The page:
• Get two bins, one for fabric that can be sold, another one for fabric you will donate. I discovered a bag full of synthetic linings, as well as few other synthetic fabrics which I no longer sew with. Two bags were delivered to Salvation Army. If this is an emotionally difficult process for you think why you haven't used a specific fabric, especially if it was in your possession for years. Your style may have changed since you got the fabric, or you might have found (and bought) a better piece for the same purpose...
  • Store you fabric so you can see it every time you sew. This way you will have a clear overview of what you have. It is important that your fabric is not exposed to the sun, so keep it away from the direct sunlight.


Let me show you my fabric stash (and I really don't claim that this is the best way to do it - it's just an example of what works for me). All fabrics are organized by content and/or weight or type.



Ok, it's not the prettiest sight, but I know what I have, and seeing this so often I keep this image in my head every time I go fabric/notions shopping (which happens at least once a month).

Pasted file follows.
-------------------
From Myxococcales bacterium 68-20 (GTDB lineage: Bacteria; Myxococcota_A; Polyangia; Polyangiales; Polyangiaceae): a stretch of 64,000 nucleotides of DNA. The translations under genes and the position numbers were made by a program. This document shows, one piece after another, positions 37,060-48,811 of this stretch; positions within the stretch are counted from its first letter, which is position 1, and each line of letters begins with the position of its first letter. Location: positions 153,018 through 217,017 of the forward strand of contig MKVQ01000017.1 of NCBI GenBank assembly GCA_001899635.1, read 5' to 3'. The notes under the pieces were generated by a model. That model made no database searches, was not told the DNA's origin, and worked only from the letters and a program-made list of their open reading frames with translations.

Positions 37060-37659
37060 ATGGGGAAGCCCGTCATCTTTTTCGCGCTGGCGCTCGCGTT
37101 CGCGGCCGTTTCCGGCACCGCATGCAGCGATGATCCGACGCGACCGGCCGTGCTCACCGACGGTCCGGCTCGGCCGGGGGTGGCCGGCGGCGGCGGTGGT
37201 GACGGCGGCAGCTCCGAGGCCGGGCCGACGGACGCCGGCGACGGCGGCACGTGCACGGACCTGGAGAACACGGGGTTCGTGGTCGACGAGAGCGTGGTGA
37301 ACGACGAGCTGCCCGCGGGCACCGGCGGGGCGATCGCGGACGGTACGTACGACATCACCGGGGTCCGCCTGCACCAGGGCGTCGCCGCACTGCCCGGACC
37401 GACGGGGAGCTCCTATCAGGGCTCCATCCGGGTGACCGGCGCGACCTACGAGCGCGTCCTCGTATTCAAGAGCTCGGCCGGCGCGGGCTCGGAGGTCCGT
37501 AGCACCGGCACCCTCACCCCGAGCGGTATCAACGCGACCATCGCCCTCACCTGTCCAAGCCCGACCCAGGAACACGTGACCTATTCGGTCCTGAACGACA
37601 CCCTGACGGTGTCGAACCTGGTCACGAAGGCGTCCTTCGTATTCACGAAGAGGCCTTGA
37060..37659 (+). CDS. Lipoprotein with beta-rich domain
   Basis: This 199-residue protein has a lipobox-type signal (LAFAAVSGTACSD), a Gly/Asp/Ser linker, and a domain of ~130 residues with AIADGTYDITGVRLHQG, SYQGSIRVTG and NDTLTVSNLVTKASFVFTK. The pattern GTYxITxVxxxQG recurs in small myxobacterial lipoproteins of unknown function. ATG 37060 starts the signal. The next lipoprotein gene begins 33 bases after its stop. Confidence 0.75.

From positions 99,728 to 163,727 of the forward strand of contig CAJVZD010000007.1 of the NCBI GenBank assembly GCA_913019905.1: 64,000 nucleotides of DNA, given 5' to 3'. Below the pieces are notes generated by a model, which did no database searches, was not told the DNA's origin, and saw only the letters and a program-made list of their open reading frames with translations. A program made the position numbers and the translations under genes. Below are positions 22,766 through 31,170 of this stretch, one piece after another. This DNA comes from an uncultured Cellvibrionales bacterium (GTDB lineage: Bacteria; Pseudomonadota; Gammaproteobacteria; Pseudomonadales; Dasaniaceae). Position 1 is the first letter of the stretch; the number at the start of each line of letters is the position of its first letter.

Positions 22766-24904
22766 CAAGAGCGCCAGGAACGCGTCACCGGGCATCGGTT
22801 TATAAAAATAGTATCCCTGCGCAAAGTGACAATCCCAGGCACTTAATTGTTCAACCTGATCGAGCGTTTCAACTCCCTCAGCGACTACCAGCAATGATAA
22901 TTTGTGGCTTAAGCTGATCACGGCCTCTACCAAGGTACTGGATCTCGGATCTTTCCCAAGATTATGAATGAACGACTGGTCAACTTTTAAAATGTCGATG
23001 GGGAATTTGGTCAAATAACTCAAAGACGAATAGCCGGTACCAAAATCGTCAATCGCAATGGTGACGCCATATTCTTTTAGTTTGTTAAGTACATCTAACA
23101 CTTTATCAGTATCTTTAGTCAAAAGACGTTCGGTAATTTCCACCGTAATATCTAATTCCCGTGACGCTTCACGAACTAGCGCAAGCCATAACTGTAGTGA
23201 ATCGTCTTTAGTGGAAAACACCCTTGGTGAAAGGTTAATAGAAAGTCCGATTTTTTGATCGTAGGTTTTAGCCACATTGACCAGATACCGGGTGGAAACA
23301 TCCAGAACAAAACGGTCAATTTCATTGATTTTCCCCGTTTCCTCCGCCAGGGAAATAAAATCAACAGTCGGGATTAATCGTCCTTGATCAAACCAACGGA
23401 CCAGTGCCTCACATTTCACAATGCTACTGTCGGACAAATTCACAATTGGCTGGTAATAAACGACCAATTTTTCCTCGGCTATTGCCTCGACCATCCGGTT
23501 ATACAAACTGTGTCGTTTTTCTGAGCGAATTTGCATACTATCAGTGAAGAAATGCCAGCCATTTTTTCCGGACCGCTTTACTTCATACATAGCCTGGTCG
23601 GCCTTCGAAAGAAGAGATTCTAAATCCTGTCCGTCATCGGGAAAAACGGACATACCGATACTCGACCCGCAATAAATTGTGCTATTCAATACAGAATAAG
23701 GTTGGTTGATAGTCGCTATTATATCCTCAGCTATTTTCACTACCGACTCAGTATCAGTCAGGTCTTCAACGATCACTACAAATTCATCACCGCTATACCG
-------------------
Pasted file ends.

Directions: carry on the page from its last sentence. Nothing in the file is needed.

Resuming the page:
There is a basket on the top shelf - it is a box full of organza yardage, mostly in white, black and skin tone. I extensively use it for underlining and always have sufficient supply. (I put it into a lined basket because it is so slippery and impossible to keep in one place otherwise). If I spot a good deal on a good quality organza I buy it without feeling guilty. In the shelf compartment next organza there is silk charmeuse and silk crepe-de-chine - I use a lot of it for linings, lingerie or light-weight tops and blouses.